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Clark Public Utilities signs deal to buy 10% of its energy from Eastern Washington dam

By , Columbian staff writer
Published:
Updated: November 25, 2022, 7:51am
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In order to meet the state's clean energy regulations, Clark Public Utilities has partnered up with Pend Oreille Public Utility District to acquire hydropower from the Box Canyon Dam in Eastern Washington.
In order to meet the state's clean energy regulations, Clark Public Utilities has partnered up with Pend Oreille Public Utility District to acquire hydropower from the Box Canyon Dam in Eastern Washington. (Rob Lohr/Pend Oreille Public Utility District) Photo Gallery

More than 400 miles from Vancouver in a narrow canyon near Washington’s Canadian border, turbines spin at the Box Canyon Dam, creating energy that once powered a nearby paper mill.

Soon, however, that energy will power homes and businesses in Clark County.

Clark Public Utilities signed a contract with the Pend Oreille Public Utility District to acquire all of the energy produced by the dam from Jan. 1, 2026 to December 2041; It produces about 50 megawatts of generation each year.

The dam will supply about 10 percent of Clark Public Utilities’ total energy load. The utility expects it to be especially important during the summer and winter when energy demand is high and renewable sources like wind and solar aren’t producing strongly.

The two utilities’ board of commissioners both agreed to the energy sale in October.

“This is a very significant part of the energy portfolio we are putting together to decarbonize our energy supply,” said Dameon Pesanti, media specialist at Clark Public Utilities.

Washington’s 2019 Clean Energy Transformation Act requires utilities to significantly reduce their carbon emissions and eventually run completely on clean energy. Clark Public Utilities must be greenhouse gas neutral, with 80 percent of the utility’s load from nonemitting resources. By 2045, the utility must sell 100 percent clean energy.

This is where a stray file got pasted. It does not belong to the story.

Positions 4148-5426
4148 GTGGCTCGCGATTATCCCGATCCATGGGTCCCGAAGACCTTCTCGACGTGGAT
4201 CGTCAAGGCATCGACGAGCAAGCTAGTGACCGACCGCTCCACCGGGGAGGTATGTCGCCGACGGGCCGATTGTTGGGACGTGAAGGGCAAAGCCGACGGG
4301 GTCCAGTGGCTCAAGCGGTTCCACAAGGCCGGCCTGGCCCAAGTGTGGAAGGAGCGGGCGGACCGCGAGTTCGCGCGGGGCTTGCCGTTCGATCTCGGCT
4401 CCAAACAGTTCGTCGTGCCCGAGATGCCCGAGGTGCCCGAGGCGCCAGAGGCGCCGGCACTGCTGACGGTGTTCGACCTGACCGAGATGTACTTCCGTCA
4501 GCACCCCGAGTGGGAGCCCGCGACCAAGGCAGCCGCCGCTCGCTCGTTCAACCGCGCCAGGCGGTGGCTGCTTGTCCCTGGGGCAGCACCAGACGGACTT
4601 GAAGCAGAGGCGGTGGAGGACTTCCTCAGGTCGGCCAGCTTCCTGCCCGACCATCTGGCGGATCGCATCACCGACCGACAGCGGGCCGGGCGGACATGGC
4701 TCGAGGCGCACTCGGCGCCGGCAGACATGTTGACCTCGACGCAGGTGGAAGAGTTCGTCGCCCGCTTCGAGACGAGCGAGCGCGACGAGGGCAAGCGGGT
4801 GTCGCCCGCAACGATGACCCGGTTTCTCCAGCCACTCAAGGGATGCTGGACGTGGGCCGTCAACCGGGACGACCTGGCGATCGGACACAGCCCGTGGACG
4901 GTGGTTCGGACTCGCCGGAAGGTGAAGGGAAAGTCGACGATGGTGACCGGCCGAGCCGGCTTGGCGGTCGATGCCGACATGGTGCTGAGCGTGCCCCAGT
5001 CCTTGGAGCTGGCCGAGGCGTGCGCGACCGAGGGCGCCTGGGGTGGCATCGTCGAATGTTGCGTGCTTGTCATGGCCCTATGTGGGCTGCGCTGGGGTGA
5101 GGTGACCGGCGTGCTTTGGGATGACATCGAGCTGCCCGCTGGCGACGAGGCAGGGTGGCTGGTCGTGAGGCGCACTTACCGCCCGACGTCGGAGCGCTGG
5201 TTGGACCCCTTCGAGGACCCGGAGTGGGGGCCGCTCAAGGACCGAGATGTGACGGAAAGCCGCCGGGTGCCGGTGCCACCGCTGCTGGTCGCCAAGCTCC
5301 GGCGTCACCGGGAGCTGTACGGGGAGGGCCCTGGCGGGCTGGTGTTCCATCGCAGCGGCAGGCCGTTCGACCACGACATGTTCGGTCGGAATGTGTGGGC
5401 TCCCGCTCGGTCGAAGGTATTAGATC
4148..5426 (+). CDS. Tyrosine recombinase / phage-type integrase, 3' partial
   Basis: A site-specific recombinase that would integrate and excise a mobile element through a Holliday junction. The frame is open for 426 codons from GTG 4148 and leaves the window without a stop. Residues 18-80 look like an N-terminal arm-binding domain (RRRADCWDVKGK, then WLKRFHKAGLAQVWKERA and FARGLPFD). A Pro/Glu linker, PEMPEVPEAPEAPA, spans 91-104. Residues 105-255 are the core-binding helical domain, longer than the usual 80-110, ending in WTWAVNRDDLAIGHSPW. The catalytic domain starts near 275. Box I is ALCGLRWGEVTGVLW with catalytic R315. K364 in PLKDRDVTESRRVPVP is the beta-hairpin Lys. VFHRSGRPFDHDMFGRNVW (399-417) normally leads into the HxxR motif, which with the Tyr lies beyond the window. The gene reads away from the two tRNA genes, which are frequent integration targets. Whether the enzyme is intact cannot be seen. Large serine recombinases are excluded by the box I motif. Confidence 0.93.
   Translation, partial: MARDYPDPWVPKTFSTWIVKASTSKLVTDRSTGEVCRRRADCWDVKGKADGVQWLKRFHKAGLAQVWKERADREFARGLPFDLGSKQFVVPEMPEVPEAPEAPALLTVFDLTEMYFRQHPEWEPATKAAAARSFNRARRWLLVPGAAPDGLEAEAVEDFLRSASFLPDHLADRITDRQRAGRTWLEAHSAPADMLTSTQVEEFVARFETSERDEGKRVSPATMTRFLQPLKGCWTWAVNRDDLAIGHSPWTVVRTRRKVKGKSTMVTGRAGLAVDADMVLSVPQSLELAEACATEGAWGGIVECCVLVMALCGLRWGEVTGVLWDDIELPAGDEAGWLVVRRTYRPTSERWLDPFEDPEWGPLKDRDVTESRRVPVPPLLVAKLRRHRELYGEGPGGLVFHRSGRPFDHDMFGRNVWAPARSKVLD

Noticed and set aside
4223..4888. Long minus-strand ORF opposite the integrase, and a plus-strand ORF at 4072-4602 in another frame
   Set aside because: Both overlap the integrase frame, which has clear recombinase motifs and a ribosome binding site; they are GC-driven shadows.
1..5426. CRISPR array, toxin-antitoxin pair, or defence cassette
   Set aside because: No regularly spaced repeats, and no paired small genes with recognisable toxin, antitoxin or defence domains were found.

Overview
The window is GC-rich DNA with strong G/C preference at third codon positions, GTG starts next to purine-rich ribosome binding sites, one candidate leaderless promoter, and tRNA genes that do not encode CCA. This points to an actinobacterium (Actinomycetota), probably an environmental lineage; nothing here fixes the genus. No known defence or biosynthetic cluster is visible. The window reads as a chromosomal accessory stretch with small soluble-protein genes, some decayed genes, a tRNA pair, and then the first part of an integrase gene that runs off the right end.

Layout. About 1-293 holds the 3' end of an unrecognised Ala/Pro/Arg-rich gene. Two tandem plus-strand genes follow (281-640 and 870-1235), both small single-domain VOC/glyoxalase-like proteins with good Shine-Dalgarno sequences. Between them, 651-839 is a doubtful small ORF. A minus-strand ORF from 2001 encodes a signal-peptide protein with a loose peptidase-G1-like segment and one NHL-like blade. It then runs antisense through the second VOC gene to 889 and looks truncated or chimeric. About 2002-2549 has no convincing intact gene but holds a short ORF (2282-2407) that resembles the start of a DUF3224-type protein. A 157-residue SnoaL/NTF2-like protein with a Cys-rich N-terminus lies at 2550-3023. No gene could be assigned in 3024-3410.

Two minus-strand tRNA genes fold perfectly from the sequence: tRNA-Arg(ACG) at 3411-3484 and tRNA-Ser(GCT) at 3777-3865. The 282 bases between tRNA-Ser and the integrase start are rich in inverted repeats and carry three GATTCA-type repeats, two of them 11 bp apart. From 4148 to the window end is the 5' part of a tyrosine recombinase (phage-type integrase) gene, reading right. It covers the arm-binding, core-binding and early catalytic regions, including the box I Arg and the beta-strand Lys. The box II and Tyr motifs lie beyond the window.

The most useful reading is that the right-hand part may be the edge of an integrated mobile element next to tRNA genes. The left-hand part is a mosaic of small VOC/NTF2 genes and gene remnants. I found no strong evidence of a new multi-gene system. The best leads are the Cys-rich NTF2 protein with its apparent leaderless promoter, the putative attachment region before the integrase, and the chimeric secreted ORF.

“This dam is particularly important because this is power that is immediately available from an already existing hydro project,” Pesanti said.

A challenge in meeting clean energy regulations is not necessarily in the building of new projects but in getting them connected to the grid. Between supply chain issues, permitting and the transmission corridor right of way, that process is many years in the making. With the utility having to cut its emissions significantly by 2030, finding a source that is already connected to the grid is key.

“We can get that power supply here very quickly,” Pesanti said.

As part of the deal, Clark Public Utilities agreed to pay the forecast dam operating costs and debt service payments, including those associated with the dam’s modernization and the environmental mitigation modifications that Pend Oreille committed to during its most recent relicensing process.

“This is truly a win-win situation,” said Pesanti, adding that the agreement is a continuation of the long history of collaboration and cooperation between utilities.

Pend Oreille PUD searched for a long-term customer for the dam, which previously supported the now-defunct Ponderay Newsprint Co. and for a time was set to power a massive cryptocurrency operation before that deal fell through.

“The agreement sets the PUD up for long-term financial stability, ensuring forecasted Box Canyon costs are paid by a creditworthy and trustworthy public power partner that is also willing to pay for the dam’s carbon-free attributes,” said Colin Willenbrock, the utility’s general manager, in a statement to the press.

The Box Canyon Dam in Washington’s Pend Oreille County was built in 1956 along the Pend Oreille River. It is a tributary of the Columbia River, and it is not home to migratory salmon or steelhead since the construction of the Grand Coulee Dam.

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